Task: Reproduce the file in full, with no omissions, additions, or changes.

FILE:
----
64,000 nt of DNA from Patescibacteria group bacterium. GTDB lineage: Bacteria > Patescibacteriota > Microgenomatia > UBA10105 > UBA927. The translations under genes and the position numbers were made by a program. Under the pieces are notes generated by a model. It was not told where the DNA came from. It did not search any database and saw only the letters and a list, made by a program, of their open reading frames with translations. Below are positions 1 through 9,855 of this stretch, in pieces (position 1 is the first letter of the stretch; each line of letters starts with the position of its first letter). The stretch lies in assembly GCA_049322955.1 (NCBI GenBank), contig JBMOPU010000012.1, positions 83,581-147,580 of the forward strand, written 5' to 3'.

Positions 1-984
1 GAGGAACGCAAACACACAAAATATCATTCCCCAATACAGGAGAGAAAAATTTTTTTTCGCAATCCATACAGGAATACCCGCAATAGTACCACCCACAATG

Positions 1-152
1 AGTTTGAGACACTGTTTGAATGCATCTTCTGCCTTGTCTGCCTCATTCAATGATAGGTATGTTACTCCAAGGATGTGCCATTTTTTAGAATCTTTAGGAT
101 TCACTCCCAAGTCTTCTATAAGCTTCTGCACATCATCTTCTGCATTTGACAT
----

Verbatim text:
64,000 nt of DNA from Patescibacteria group bacterium. GTDB lineage: Bacteria > Patescibacteriota > Microgenomatia > UBA10105 > UBA927. The translations under genes and the position numbers were made by a program. Under the pieces are notes generated by a model. It was not told where the DNA came from. It did not search any database and saw only the letters and a list, made by a program, of their open reading frames with translations. Below are positions 1 through 9,855 of this stretch, in pieces (position 1 is the first letter of the stretch; each line of letters starts with the position of its first letter). The stretch lies in assembly GCA_049322955.1 (NCBI GenBank), contig JBMOPU010000012.1, positions 83,581-147,580 of the forward strand, written 5' to 3'.

Positions 1-984
1 GAGGAACGCAAACACACAAAATATCATTCCCCAATACAGGAGAGAAAAATTTTTTTTCGCAATCCATACAGGAATACCCGCAATAGTACCACCCACAATG

Positions 1-152
1 AGTTTGAGACACTGTTTGAATGCATCTTCTGCCTTGTCTGCCTCATTCAATGATAGGTATGTTACTCCAAGGATGTGCCATTTTTTAGAATCTTTAGGAT
101 TCACTCCCAAGTCTTCTATAAGCTTCTGCACATCATCTTCTGCATTTGACAT